In New York, the Dow Jones index rose sharply as soon as the Wall Street markets opened and ended the day 215 points or 2.7% — higher at 8,285.
The Nasdaq technology index also performed strongly, rising by almost 4% during the day.
The strong gains were also reflected in Europe where London's FTSE 100 index of leading shares closed 67 points — or 1.9% higher at 5,353.
Germany's DAX leapt 5.7% higher while in Paris the CAC 40 closed with gains of 4%.
BRAZIL RAISES MINIMUM WAGE
Brazil's centre-left government has offered workers an inflation-busting 20% rise in the minimum wage last week.
President Luiz Inacio Lula da Silva and his Workers' Party (PT) promised during last October's elections to double the minimum wage within four years.
The monthly minimum wage has been increased by more than the 15.9% inflation recorded for the 12 months to February to 240 reals (£45; $71).
But the increase will cause further inflationary pressures.
UK HOUSE PRICES KEEP ON BOOMING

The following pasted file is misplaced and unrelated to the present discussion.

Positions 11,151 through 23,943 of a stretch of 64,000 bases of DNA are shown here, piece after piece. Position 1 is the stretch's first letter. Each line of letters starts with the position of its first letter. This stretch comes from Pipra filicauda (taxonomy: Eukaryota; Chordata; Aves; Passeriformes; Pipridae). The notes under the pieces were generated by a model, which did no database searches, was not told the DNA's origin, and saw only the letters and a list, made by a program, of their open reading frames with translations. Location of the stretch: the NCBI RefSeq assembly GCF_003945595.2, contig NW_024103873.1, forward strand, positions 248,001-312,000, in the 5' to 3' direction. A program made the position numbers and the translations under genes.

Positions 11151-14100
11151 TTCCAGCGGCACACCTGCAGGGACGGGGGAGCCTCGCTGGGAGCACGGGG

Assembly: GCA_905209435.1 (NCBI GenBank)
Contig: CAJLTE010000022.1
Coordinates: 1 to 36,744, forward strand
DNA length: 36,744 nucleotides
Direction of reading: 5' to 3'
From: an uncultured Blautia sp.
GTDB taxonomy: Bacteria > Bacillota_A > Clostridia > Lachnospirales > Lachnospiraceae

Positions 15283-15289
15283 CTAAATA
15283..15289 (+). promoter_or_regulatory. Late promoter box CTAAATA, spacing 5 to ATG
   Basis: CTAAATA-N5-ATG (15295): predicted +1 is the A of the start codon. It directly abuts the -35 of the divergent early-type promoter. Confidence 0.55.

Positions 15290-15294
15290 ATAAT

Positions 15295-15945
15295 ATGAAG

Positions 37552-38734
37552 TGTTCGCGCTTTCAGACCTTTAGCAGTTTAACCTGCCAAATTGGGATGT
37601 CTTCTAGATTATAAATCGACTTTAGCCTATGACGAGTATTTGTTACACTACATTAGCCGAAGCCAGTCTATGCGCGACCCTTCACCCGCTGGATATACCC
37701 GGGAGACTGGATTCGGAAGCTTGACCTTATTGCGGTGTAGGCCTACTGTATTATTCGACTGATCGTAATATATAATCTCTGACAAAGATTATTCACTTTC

UK house prices were up 26.2% year on year in March, the Nationwide building society has calculated, contradicting other reports that the market was stagnating.
During the month, property prices jumped by 1.9%, more than many analysts had expected.
Other recent surveys, notably by the Halifax bank, another large mortgage lender, had pointed to a relatively abrupt slowdown.
SCANT RELIEF FOR JOBLESS GERMANS
Germany's jobless rate has dipped below the four-year high recorded in February, but economists warned there were no imminent signs of a sustained recovery.
The seasonally unadjusted unemployment rate dropped to 11.1% in March, down from 11.3% the previous month.
But with more than 4.6 million people still out of work, the government remains under severe pressure to create jobs — a key promise in last September's election campaign.
SHOCK FALL IN RETAIL SALES
UK retail sales have put in their worst performance in more than a decade, according to new figures from the CBI.
Retailers reported sales falling at their fastest rate since July 1992, the CBI's monthly survey found.
The bosses group blamed worries about the war, impending tax rises and concerns about the housing market.
Sales were weak in all areas except hardware, china and DIY.
The figures are likely to alarm the Bank of England, which in February cut interest rates to a 48-year low of 3.75%.